Emergencies - 911
BOATERS AND SWIMMERS - PLEASE STAY SAFE: Lifeguards are not on duty at the swimming areas around Devils Lake. Wear a lifejacket in or near the water and boats, and on or near docks around Devils Lake, especially if you do not swim. Even if you do know how to swim, if a boat capsizes and you are thrown into the water fully clothed with a vest of fishing gear, you may not have time to get out of your gear and swim to shore, especially if the water is cold. Hypothermia can be deadly. Parents should have their children wear approved lifejackets or swimsuits with approved floating features built into the design, especially if their children do not know how to swim. download life jacket pdf
On the lake (Sheriff in Newport) - 541-265-4231
In the Forest (Sheriff in Newport) - 541-265-4231
County (Sheriff in Newport) - 541-265-4231
City (Police) - 541-994-3636
Lincoln County Sheriff provides law enforcement on the lake. The Marine Patrol is funded by an 80/20 sharing arrangement - 80 percent by the Oregon State Marine Board and 20 percent by Lincoln County. Oregon State Marine Board asks that two officers patrol together. The Patrol has all of Lincoln County to cover with a two boat patrol force. Violations can be reported to the sheriff at 541-265-4231, Newport. Be sure to give date, time, location, and boat number if possible. To protect marine deputies from carbon monoxide poisoning from boat engines, the state has limited the use of decibel readers to measure boat noise. Read the Oregon Boater's Handbook by the Oregon State Marine Board. See www.boatoregon.com. The number of complaints helps determine the amount of patrol time needed.
Emergencies & Disasters (Preparedness)
Life threatening emergencies - call 911. Both Devils Lake Fire District and Taft Nelscott Fire District have water rescue equipment.
S.E.T. (Severe Event Training) - North Lincoln Fire and Rescue publishes and distributes a booklet called S.E.T. (Severe Event Training). Pick up a copy at the Oceanlake Station at 2525 NW Highway 101. It is a do-it-yourself guide for your home, workplace or automobile. Are you ready? See North Lincoln Fire and Rescue at www.nlfr.org/.
Several organizations offer disaster preparedness information, including the Red Cross, and the Federal Emergency Management Agency (FEMA). See Earthquake and Tsunami information below.
Samaritan North Lincoln Hospital
3043 NE 28th St
Lincoln City, OR 97367
Several Medical Clinics are located off West Devils Lake Road near the hospital. An Immediate Care Center is located across the street from the Tanger Outlet Mall on Hwy 101 and East Devils Lake Road.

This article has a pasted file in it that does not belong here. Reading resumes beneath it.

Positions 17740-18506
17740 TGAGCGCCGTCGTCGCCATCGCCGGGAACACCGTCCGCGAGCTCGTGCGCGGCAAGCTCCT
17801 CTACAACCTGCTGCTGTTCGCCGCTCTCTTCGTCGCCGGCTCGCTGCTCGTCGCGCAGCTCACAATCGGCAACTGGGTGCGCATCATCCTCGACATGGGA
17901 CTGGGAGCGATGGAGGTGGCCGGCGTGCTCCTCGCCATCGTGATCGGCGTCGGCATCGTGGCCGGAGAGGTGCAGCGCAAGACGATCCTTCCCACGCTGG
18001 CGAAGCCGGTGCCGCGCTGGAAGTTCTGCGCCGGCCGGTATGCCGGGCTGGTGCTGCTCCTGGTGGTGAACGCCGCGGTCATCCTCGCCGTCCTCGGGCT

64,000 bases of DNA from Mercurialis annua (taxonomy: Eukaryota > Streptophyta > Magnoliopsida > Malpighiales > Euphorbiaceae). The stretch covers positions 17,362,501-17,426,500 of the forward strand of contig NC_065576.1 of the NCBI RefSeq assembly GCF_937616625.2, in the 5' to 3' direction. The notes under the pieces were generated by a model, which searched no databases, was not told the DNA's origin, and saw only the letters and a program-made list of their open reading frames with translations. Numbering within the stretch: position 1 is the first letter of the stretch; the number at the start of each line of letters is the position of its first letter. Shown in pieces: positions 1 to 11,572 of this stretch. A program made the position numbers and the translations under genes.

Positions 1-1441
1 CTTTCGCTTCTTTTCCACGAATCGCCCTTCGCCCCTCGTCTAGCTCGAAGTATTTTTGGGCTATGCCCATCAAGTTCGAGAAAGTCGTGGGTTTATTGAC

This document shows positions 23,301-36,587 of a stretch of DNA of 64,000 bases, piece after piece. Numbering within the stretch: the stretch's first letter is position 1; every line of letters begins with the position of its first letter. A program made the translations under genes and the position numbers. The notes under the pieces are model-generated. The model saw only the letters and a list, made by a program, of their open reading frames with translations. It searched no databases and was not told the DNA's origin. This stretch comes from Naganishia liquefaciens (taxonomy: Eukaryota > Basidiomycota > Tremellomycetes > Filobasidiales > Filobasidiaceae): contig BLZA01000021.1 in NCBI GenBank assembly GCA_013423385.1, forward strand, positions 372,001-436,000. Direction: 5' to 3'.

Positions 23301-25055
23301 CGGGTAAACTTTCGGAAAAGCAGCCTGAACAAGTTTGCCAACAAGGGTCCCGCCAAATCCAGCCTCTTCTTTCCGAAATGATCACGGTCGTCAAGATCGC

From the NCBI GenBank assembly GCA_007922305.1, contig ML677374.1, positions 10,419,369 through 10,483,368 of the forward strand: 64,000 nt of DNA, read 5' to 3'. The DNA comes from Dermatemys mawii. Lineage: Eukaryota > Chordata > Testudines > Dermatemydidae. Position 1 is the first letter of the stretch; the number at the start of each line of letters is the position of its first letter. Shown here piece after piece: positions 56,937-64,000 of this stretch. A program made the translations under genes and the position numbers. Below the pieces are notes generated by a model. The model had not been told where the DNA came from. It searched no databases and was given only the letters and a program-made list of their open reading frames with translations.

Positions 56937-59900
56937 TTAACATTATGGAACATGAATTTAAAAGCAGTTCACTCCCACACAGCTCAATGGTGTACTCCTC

Algae Blooms & Bacteria
Blue-green algae blooms on Devils Lake can occur when conditions are right. Most are non-toxic. You should avoid swimming in an area where there is an abundance of algae blooms. Some algae toxins can be harmful to pets, so keep your pets away from algae blooms.
High levels of bacteria have been found in Thompson Creek at the north end of Devils Lake. The site is tested for bacteria.
requested that DLWID post
and distribute the Oregon Department of Human Services' blue-green
algae health concerns information sheet. Toxic
algal blooms have not been recorded in Devils Lake. Please read the
state's blue-green algae health concerns download
pdf. The State's blue-green algae advisories can be found at www.oregon.gov/DHS/ph/envtox
8/10/06 - DLWID posted laminated signs at: Regatta, Holmes, Campground, Sand Point & Brown Bear
The Oregon State website has information about the avian flu. Please read - www.dfw.state.or.us/avian-flu/
Obey the speed limits around Devils Lake. The curves around the lake can be hazardous. Low lying sections of East Devils Lake Road can be under water after a major storm event. Watch for warning signs of high water. Ice, particularly patches of black ice in the morning, can make roads slippery. Don't end up in the lake.
& Tsunamis - download pdf map
Pick up a tsunami brochure at City Hall. An Earthquake Hazard Map for Lincoln City by the Oregon Department of Geology and Mineral Industries (DOGAMI) should be available on CD-ROM for purchase through Nature of the Northwest Information Center, 800 NE Oregon St., #5, Portland, OR 97232, 503-872-2750 or www.naturenw.org. If a huge tsunami occurs, Devils Lake could flood. Evacuation signs are posted throughout the city. The Preservation Association of Devils Lake helped fund a tsunami information sign at Regatta Park. The Red Cross has first aid kits and backpacks with emergency supplies that can be purchased.
you feel an earthquake, move to high ground immediately. Listen for warning
sirens. Do not return to low ground after the first wave - later waves